Ashish Panigrahi
आशिष पाणिग्राही

Switching to GNU Emacs


Over the past five years, I've been using Vim (well NeoVim specifically) for all of my text editing needs ranging from tinkering with config files, shell scripts, to writing this website, making LaTeX reports and theses, etc. The paradigm of modal text editing that is Vim, just feels right. The user communicates exactly how text needs to be edited. For instance: delete all characters until a specific character appears? Done. Only delete lines in the file that cover certain patterns? Built-in regex has you covered! The point is, once you understand how modal editing works, any other form of text editing feels like it's from the stone ages.

Now you might ask, why am I switching to GNU Emacs, the opposing contender to Vim in the well known editor war? Well, the more "silly" reason is that it gives me an opportunity to learn a new piece of software, understand it's inner workings, etc. The more pragmatic reason is that, like any rivalry, both sides have their pros and cons. GNU Emacs presents itself as a truly hackable editor in any way the user desires. This is thanks to the editor being written and configured in Emacs lisp, a dialect of the Lisp family of languages. Vim on the other hand is written mostly in C but is configured in an obscure language that is Vimscript. The advantage with the Emacs lisp is that one can write not only specific functions to help in any form of text editing and beyond (one of the charms of Emacs) but also supplements more experienced users in contributing to the core development of Emacs. This appeals to me from a FOSS perspective as I truly believe that free software development being run by volunteers should be tightly knit with its user community. This helps not only in raising issues with the software better but also helps in the users contributing to the development.

This truly hackable experience, presented by Emacs also benefits in the form of tasks that are not necessarily based around text-editing. Thanks to the wonderful community, Emacs boasts a wide-range of well-written packages such as org-mode (Task management system with a markup style of its own) and Magit (A Git porcelain inside Emacs). One of the primary reasons I've decided to switch is due to org-mode (which I intend to cover in detail in subsequent blog entries).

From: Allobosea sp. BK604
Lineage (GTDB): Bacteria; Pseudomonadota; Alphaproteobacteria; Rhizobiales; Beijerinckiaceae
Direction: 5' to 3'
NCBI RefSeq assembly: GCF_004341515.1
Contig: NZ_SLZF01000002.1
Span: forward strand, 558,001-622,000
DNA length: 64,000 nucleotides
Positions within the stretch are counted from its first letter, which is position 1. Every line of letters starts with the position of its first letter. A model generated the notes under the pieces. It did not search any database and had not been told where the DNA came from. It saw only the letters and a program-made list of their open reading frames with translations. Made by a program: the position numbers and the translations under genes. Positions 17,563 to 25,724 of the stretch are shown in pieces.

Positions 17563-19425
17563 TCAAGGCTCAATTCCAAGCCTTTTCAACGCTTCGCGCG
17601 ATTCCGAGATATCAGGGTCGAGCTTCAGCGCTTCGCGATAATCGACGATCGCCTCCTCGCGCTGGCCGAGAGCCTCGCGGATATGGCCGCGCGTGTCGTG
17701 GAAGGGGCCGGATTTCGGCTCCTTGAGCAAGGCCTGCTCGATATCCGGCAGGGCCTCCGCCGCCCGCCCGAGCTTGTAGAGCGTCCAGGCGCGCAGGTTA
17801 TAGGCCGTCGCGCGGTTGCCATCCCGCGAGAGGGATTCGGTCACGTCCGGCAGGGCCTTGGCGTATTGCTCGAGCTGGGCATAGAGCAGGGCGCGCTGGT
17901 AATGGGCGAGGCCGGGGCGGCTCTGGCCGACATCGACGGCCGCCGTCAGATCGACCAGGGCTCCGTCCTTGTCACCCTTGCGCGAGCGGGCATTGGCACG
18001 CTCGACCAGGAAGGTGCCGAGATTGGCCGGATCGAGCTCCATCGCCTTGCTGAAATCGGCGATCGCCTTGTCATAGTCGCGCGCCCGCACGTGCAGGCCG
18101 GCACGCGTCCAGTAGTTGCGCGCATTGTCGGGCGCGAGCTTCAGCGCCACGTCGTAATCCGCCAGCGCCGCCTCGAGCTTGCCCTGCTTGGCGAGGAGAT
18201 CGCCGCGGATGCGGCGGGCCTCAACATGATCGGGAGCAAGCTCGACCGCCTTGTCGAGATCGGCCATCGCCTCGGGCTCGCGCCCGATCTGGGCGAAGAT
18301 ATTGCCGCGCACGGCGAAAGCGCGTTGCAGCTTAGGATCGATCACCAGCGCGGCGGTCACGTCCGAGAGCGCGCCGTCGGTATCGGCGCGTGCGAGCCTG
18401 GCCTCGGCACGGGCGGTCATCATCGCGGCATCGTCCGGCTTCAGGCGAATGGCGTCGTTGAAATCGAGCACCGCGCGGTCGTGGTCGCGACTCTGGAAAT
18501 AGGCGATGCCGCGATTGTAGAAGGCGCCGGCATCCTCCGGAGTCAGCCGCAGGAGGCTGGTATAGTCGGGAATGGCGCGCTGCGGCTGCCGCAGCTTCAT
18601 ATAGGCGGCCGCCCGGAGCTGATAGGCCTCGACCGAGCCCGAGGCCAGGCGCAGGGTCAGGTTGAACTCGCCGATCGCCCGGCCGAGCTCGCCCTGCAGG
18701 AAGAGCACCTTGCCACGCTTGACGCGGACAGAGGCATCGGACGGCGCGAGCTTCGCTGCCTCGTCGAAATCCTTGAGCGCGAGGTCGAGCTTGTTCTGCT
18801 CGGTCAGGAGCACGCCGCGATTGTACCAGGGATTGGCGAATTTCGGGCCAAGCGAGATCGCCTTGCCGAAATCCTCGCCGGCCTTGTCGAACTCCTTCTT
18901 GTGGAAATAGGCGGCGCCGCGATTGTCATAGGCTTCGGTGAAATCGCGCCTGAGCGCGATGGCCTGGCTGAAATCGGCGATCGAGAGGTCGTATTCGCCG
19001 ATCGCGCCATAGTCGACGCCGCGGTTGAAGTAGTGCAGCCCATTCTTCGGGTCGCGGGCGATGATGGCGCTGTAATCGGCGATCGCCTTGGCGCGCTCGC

Some people might argue that Emacs goes against the UNIX philosophy of minimalism and "doing one thing right". Technically Emacs is more of a Lisp environment than a text editor, or like the more famous vim adage: "Emacs is a great operating system, but it lacks a good text editor". I cannot really comment here because I'm still very new to Emacs but the quote does hold some truth. Emacs (atleast from my first impressions) has estoric keybindings which are completely foreign to new users let alone someone coming from a vim background. Ctrl and Alt (known as Meta in Emacs parlance) are the most common keys which form part of the key-chord style of using emacs. These keys obviously are placed at positions on a standard QWERTY keyboard layout that when used frequently leads to the more infamous Emacs pinky which is basically repetitive strain injury (RSI). For this reason, I will be using emacs with Evil which is the Vi-emulation package in emacs, atleast until I get the hang of working with Emacs before perhaps trying the stock keybindings (which apparently most of the emacs community adheres to).

Relevant xkcd

For the next couple weeks I will try to steadily convert to using Emacs and hopefully perform all of my computing needs with emacs in the not-so-long future. This blog post is mainly for me to make this commitment. As a first step, this blog entry is written entirely in Emacs.